A controversial decision to turn Elton Primary School into an academy has been approved after a crunch meeting of governors.

Governors at the school in Alston Street “reluctantly” signed the papers last Thursday in front of Gena Merrett, a Department for Education adviser, which confirm that the school will become an academy.

If the order had not been signed, the current board of governors could have been replaced to force the move through.

It is believed that the school could become an academy as soon as May 1 this year.

It has also emerged that Bury College, which is the lead sponsor for Radcliffe Primary, which became an academy on January 1, could also become the lead sponsor for Elton Primary.

Charlie Deane, principal at Bury College, attended the meeting and spoke to governors.

The confirmation of plans at Elton comes after parents launched a protest group to oppose the move, and raised the matter at council meetings.

Labour-run Bury Council and the school’s headteacher Tony Emmott have both come out in opposition, but Bury North MP David Nuttall has backed the plan.

Paul Sandiford, a parent-governor and a member of the protest group, who attended the meeting, said: “It was with much regret that we signed it, but there was no choice. It was a really difficult decision, but the Department for Education has come down really strong and said if you don’t sign it, we will remove you and force it through.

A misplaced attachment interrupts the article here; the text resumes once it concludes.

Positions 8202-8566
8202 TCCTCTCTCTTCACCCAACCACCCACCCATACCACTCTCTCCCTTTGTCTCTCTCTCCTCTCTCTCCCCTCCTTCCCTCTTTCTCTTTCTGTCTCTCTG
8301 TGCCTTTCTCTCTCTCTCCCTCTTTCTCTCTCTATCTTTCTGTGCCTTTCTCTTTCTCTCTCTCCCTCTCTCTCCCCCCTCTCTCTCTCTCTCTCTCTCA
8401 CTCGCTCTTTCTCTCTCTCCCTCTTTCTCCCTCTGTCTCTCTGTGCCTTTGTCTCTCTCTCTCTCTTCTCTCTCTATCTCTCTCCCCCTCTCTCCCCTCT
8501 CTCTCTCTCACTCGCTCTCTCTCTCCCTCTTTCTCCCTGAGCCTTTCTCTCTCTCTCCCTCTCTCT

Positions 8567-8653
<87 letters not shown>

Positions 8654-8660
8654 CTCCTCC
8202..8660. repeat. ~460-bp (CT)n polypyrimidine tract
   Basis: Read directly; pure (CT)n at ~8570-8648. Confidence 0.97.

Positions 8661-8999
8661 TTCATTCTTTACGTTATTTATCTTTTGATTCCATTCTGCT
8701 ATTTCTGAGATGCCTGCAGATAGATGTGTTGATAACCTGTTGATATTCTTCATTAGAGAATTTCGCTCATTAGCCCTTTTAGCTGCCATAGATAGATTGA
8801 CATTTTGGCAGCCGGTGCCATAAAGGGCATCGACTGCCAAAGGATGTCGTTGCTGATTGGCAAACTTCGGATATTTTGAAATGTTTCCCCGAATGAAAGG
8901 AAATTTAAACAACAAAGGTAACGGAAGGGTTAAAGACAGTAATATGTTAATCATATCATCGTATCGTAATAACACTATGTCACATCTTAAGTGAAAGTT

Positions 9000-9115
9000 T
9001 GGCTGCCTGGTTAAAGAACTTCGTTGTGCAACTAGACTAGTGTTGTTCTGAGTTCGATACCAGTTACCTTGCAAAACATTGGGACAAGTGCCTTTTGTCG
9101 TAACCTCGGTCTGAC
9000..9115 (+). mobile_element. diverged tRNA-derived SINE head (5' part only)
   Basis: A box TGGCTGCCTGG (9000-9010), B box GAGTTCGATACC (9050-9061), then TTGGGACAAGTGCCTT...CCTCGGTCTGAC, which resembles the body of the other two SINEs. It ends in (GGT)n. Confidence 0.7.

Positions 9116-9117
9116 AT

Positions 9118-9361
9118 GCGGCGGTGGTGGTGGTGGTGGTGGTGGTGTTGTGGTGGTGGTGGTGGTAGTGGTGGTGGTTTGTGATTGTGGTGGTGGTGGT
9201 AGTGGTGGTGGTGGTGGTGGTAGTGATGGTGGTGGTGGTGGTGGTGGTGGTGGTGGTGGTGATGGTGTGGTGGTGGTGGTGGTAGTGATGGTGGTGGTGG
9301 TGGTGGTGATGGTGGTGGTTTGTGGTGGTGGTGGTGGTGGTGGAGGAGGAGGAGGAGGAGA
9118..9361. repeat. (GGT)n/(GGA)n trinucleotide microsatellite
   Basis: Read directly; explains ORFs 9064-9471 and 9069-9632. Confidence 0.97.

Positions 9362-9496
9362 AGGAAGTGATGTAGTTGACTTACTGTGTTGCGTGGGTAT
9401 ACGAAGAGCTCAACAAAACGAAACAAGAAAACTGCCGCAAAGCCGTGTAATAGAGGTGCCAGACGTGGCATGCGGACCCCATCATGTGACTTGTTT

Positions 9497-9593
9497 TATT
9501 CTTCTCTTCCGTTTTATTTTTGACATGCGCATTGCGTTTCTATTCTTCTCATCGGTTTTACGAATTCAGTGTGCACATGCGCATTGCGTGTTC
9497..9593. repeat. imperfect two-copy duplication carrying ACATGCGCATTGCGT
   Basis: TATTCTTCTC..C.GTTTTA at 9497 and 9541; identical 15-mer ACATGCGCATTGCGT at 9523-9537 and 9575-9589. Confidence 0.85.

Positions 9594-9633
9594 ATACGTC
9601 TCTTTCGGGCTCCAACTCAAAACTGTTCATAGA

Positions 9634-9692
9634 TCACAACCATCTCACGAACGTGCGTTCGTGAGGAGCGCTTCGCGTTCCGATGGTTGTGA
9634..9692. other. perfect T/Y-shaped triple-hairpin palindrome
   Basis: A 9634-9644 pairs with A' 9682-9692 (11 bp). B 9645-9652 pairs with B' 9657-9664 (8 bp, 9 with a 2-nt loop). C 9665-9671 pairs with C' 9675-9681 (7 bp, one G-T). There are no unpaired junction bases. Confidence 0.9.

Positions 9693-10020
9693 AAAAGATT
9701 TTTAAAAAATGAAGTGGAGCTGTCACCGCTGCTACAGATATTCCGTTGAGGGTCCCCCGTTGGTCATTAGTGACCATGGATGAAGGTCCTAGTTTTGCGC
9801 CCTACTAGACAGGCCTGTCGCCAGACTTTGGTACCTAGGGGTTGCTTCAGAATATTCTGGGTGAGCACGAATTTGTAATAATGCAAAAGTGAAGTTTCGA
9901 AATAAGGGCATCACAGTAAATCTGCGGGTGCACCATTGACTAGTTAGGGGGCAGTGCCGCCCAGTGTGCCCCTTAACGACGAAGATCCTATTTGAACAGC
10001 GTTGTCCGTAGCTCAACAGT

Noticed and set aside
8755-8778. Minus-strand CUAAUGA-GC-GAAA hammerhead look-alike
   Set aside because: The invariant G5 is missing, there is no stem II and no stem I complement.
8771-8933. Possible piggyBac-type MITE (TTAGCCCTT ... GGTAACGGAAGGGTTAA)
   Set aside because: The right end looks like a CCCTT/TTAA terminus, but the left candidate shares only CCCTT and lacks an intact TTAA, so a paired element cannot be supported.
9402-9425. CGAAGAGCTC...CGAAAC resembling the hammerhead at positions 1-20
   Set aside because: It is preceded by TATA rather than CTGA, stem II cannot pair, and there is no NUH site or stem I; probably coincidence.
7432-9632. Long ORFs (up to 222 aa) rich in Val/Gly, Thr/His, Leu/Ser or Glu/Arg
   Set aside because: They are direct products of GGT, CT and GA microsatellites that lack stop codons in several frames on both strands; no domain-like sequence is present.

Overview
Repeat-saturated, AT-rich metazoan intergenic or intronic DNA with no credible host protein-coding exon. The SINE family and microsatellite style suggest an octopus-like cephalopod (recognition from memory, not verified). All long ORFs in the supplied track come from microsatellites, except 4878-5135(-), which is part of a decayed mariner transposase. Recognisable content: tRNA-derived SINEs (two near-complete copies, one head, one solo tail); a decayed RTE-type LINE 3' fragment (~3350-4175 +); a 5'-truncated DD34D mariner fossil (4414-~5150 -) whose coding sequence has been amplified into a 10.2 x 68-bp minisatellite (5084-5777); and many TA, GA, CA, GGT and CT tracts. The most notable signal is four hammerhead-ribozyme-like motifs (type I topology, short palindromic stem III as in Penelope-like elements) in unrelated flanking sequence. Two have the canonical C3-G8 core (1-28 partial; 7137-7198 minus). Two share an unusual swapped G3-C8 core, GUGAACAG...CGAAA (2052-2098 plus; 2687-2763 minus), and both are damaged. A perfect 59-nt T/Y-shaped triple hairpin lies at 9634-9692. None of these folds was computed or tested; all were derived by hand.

“The group has put a lot of effort into this but I don’t think that is lost. Maybe someone somewhere in this government or in a future government will sit up and take notice and change the law.”

Mr Sandiford said those attending were impressed by comments made by Mr Deane, and that it would be preferable to be run by an organisation closer to home. He added: “It is disappointing, but on the assumption that the deal with the college goes through, we feel that this is a better option than some of the other chains who are running academy schools across the country.

“I felt the school was making good progress with the current arrangements in place, and I do feel that the footings are in place already for the academy to be a success.”